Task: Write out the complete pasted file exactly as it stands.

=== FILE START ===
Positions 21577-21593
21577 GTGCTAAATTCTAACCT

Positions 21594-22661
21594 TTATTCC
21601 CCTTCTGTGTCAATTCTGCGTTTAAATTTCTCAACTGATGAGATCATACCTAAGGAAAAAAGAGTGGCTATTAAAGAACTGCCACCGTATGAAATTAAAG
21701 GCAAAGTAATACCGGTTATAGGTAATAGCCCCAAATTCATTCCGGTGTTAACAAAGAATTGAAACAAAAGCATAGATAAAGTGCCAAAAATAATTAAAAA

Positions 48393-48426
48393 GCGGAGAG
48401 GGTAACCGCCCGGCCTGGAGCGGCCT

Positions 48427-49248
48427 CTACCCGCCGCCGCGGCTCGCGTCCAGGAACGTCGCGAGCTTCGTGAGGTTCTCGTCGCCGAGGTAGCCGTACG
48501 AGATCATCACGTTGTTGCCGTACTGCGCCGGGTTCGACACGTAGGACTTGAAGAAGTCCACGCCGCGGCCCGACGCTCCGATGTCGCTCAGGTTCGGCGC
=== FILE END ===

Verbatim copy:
Positions 21577-21593
21577 GTGCTAAATTCTAACCT

Positions 21594-22661
21594 TTATTCC
21601 CCTTCTGTGTCAATTCTGCGTTTAAATTTCTCAACTGATGAGATCATACCTAAGGAAAAAAGAGTGGCTATTAAAGAACTGCCACCGTATGAAATTAAAG
21701 GCAAAGTAATACCGGTTATAGGTAATAGCCCCAAATTCATTCCGGTGTTAACAAAGAATTGAAACAAAAGCATAGATAAAGTGCCAAAAATAATTAAAAA

Positions 48393-48426
48393 GCGGAGAG
48401 GGTAACCGCCCGGCCTGGAGCGGCCT

Positions 48427-49248
48427 CTACCCGCCGCCGCGGCTCGCGTCCAGGAACGTCGCGAGCTTCGTGAGGTTCTCGTCGCCGAGGTAGCCGTACG
48501 AGATCATCACGTTGTTGCCGTACTGCGCCGGGTTCGACACGTAGGACTTGAAGAAGTCCACGCCGCGGCCCGACGCTCCGATGTCGCTCAGGTTCGGCGC